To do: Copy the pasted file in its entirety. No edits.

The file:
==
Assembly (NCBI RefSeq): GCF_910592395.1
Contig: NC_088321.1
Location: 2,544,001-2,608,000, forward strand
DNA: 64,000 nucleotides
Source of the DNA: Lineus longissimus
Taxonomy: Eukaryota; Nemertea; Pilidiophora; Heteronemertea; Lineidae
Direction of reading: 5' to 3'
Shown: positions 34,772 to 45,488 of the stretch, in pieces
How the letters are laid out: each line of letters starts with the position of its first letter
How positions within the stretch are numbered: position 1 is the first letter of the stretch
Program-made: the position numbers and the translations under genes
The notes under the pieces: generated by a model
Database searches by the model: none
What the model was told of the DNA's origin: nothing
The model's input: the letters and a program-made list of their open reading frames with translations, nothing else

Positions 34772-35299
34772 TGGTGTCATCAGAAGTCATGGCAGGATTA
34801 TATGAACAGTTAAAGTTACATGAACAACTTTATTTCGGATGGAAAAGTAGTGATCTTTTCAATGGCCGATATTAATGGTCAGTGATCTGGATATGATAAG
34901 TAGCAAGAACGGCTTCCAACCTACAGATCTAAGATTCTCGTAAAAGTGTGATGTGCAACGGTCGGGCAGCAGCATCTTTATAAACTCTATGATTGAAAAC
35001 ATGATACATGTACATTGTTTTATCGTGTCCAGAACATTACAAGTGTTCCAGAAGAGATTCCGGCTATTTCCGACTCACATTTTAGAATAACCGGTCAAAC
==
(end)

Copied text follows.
Assembly (NCBI RefSeq): GCF_910592395.1
Contig: NC_088321.1
Location: 2,544,001-2,608,000, forward strand
DNA: 64,000 nucleotides
Source of the DNA: Lineus longissimus
Taxonomy: Eukaryota; Nemertea; Pilidiophora; Heteronemertea; Lineidae
Direction of reading: 5' to 3'
Shown: positions 34,772 to 45,488 of the stretch, in pieces
How the letters are laid out: each line of letters starts with the position of its first letter
How positions within the stretch are numbered: position 1 is the first letter of the stretch
Program-made: the position numbers and the translations under genes
The notes under the pieces: generated by a model
Database searches by the model: none
What the model was told of the DNA's origin: nothing
The model's input: the letters and a program-made list of their open reading frames with translations, nothing else

Positions 34772-35299
34772 TGGTGTCATCAGAAGTCATGGCAGGATTA
34801 TATGAACAGTTAAAGTTACATGAACAACTTTATTTCGGATGGAAAAGTAGTGATCTTTTCAATGGCCGATATTAATGGTCAGTGATCTGGATATGATAAG
34901 TAGCAAGAACGGCTTCCAACCTACAGATCTAAGATTCTCGTAAAAGTGTGATGTGCAACGGTCGGGCAGCAGCATCTTTATAAACTCTATGATTGAAAAC
35001 ATGATACATGTACATTGTTTTATCGTGTCCAGAACATTACAAGTGTTCCAGAAGAGATTCCGGCTATTTCCGACTCACATTTTAGAATAACCGGTCAAAC